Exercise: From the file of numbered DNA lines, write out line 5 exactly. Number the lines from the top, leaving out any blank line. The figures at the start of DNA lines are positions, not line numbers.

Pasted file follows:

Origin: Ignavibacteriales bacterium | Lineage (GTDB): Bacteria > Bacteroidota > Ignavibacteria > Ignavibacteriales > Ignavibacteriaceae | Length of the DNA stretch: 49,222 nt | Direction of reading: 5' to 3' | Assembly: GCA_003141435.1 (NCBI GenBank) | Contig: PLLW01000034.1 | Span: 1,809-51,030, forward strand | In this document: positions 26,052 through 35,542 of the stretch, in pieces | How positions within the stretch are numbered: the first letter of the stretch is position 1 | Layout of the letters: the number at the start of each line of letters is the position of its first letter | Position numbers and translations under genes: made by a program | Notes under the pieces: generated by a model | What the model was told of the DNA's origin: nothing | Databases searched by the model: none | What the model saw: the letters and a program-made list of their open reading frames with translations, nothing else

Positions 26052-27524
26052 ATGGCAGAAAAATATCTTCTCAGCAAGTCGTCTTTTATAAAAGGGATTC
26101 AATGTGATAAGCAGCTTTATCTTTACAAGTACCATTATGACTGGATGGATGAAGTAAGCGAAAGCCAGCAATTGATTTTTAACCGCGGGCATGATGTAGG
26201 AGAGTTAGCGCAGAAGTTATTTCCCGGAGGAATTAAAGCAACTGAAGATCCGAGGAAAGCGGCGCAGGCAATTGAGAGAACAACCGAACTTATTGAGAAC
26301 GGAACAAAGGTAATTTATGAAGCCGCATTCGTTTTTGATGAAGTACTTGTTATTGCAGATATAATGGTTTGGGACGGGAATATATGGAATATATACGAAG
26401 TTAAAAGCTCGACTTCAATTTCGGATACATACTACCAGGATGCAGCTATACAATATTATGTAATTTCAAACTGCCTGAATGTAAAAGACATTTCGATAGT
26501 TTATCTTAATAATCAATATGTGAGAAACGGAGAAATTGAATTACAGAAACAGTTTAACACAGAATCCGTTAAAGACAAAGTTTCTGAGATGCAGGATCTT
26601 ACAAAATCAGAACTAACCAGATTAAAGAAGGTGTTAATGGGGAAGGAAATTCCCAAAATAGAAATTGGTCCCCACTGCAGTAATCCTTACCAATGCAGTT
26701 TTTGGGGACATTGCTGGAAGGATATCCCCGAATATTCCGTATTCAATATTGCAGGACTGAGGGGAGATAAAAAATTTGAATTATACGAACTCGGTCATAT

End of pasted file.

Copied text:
26201 AGAGTTAGCGCAGAAGTTATTTCCCGGAGGAATTAAAGCAACTGAAGATCCGAGGAAAGCGGCGCAGGCAATTGAGAGAACAACCGAACTTATTGAGAAC